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BYOD = BYOA (Aspirin)

ThinkstockPhotos-76800137The following is a guest blog post by Perry L. Segal, an eDiscovery attorney with more than 25 years of combined experience in law and technology. He regularly writes on the subject at eDiscovery Insights.

In a side-by-side comparison between the benefits and detriments of BYOD (Bring Your Own Device), there’s no doubt that allowing BYOD might seem likely to yield productivity gains and other benefits for the company. But from a technology-management standpoint, BYOD causes great difficulty. If I were consulted, here’s why I’d likely fall into the “against” group.

Imagine coming into work one morning and all of the desktops are different brands and chipsets: Some are Windows, but a mix of XP, Vista, Seven, and Ten; others are Macs with various versions of the O/S; and still others are Linux boxes.

That would be hard to manage, wouldn’t it?

Most attorneys are ok with their clients allowing BYOD, but they’re not thinking about what will happen when litigation arises and they have to figure out how to gather up every employee’s personal device and extract data from it. And there has to be a way to back up every one of these devices for eDiscovery purposes, which is much more difficult when there are so many platforms in use. Everything seems fine until one has to reverse the process.

There’s also the tech support issue. Most of the articles I read on BYOD speak to locking down various functions on a device, such as email via Exchange. But that’s not how employees will be thinking: If it’s a device supporting their job, employees will expect everyone up the chain to be able to support the entire device, not just components of it. The company should expect this as well, because a non-functioning device will ultimately affect productivity.

This means that the company’s help desk, field service technicians, and higher-level tech support will have to be proficient with every make and model of Windows Phone, Blackberry, iPhone and—if you’ll pardon the pun—every flavor of Android. Oh, and someone should give thought to how to back up these devices in such a way that the company owns/controls the data.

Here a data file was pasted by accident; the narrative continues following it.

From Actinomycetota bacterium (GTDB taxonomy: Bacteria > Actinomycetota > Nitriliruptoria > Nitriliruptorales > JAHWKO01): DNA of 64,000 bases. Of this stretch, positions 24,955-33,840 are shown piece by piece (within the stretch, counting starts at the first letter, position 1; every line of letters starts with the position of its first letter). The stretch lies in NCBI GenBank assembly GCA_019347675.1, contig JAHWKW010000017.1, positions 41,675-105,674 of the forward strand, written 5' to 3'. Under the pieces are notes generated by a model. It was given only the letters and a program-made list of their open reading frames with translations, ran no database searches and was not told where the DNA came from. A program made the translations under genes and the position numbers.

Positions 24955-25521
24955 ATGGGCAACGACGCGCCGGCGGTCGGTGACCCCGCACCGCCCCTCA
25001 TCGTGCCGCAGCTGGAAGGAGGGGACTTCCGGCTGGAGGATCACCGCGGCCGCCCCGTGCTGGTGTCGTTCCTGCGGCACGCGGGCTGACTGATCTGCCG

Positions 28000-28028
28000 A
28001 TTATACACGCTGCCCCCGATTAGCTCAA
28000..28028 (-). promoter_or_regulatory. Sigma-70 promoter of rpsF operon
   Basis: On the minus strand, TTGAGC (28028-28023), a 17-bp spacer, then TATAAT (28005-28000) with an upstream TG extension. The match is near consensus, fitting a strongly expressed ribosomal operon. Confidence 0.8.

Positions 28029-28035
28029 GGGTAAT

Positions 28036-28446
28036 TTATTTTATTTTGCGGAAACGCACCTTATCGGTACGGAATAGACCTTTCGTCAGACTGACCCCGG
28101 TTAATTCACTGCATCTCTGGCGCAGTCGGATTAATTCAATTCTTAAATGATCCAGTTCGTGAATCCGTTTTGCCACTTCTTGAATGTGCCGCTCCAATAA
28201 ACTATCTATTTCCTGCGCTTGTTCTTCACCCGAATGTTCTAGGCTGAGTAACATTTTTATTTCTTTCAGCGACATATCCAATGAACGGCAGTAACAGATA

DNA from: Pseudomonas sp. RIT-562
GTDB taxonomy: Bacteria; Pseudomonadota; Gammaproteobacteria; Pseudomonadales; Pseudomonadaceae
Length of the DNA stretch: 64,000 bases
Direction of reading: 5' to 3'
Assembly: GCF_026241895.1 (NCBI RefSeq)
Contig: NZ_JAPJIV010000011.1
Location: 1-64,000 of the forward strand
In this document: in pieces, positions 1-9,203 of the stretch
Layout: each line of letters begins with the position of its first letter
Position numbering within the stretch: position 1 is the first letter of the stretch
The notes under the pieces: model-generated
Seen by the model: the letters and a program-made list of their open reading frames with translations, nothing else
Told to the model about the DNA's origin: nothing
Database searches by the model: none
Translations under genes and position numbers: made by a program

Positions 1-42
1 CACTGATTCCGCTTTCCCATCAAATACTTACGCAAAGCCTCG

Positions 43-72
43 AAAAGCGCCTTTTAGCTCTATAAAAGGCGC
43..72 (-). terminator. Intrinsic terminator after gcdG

So, for companies considering allowing BYOD, I hope the decision makers take this reality into account and formulate a comprehensive policy. Note that I didn’t get into the fact that, if litigation arises, staff may have to turn over their personal devices for imaging or examination. I also didn’t get into how growth highly affects BYOD (we all know the person who runs out and purchases the brand-new, untested, unpatched version of X the moment it’s on the market).

I hope you bought the 1000-count aspirin bottle…

If you’re going to take the plunge on a BYOD policy, check out CEB’s Advising California Employers and Employees, §11.30A.

Other CEBblog™ posts you may find interesting:

© The Regents of the University of California, 2015. Unauthorized use and/or duplication of this material without express and written permission from this blog’s author and/or owner is strictly prohibited.

2 Responses

  1. Great points raised about eDiscovery and how expansive it all can be in litigation. Keep up the good work!

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